Whether they come in aerosol cans, drums, totes or portable tanks, flammable liquids are commonly found in the workplace, as such in the oil and gas industries. While they help us to perform a variety of essential tasks such as cleaning, fueling and manufacturing, they can also pose serious physical hazards to those who are working with or around them. This is why it is important to know how to identify a flammable liquid by looking at the safety data sheet for the three key physical and chemical characteristics: flash point, flammable or explosive range and boiling point.
The first key characteristic, flash point, refers to the lowest temperature at which a liquid gives off vapor in a concentration sufficient enough to form an ignitable mixture with the air near the surface of the liquid. When the temperature reaches the flash point and an ignition source is introduced, ideal conditions for a fire or explosion are created.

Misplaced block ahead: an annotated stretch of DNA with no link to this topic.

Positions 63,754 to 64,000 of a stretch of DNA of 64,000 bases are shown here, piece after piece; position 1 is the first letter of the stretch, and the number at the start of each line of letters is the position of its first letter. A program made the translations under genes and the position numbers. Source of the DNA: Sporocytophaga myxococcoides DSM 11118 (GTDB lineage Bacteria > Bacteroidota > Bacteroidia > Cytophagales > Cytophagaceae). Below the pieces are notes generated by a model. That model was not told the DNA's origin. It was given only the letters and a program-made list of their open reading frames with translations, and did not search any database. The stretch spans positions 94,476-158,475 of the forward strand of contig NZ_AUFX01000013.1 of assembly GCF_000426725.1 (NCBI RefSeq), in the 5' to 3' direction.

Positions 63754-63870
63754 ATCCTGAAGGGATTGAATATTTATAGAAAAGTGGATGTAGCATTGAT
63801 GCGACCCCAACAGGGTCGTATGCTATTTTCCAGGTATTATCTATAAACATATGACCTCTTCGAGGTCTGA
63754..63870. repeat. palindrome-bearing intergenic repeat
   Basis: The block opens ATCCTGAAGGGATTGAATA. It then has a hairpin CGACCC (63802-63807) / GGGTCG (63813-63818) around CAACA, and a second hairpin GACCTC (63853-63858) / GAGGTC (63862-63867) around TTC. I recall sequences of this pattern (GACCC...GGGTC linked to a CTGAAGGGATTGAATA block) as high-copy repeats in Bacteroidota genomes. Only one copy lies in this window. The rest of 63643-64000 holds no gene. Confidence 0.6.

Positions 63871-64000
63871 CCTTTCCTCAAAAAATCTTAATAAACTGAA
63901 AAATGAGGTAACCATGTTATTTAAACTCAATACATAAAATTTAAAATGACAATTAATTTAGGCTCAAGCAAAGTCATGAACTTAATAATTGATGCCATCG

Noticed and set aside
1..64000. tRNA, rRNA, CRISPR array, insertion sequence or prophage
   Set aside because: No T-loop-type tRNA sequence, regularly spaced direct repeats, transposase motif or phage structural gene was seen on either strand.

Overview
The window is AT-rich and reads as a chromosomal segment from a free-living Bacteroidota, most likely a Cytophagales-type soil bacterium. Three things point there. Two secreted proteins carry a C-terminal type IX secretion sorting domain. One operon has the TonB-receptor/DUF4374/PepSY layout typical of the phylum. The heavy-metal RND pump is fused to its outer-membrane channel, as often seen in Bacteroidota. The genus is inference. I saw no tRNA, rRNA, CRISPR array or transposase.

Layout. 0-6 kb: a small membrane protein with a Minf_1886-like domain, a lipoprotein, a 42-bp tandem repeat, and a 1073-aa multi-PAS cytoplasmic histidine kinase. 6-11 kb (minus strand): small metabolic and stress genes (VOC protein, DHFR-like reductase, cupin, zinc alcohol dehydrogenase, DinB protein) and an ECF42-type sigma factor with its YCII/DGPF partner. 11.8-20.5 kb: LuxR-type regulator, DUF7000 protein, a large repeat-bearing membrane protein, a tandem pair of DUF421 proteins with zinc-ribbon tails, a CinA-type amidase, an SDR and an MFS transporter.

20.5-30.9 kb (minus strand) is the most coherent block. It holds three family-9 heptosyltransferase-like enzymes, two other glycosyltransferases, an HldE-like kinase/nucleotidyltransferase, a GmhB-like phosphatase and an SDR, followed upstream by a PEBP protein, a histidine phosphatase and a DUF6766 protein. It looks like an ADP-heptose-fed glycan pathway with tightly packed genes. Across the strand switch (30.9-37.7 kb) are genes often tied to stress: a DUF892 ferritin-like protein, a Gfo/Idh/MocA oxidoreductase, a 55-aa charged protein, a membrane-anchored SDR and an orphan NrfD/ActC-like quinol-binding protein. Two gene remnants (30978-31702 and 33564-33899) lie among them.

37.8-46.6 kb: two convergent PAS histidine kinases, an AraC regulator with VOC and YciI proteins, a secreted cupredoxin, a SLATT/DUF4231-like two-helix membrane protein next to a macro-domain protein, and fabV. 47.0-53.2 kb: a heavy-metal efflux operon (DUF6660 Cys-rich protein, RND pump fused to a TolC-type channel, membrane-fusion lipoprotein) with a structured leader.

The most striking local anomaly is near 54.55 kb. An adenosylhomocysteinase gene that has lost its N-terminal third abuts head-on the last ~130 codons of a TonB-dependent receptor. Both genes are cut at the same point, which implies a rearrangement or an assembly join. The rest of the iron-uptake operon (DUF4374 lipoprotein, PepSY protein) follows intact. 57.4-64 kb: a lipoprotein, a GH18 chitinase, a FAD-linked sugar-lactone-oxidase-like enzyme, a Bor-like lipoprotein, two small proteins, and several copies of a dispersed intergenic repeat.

The flammable or explosive range is expressed in lower and upper flammable limits or LFL and UFL. These numbers refer to the amount of vapor in the atmosphere where the concentration will burn or explode. When there is too much vapor (UFL) the atmosphere is too rich and won’t bun or explode. When there is too little vapor (LFL), the atmosphere is too lean and cannot catch fire. The range in between the UFL and LFL is where the vapor will burn or explode.
Finally, the boiling point is the term used for the point at which a liquid begins to turn into a gas by evaporating into the atmosphere and is controlled by atmospheric pressure and temperature. When the temperature is greater than or equal to the boiling point, a fire risk is created.
By checking for these three key characteristics when working with flammable liquids and showing up to the job prepared with the appropriate protective and/or fire-resistant clothing, you can reduce your risk for fire-related accidents and injuries in the workplace. Keep Working Person’s Store in mind for all of your FR and safety workwear needs.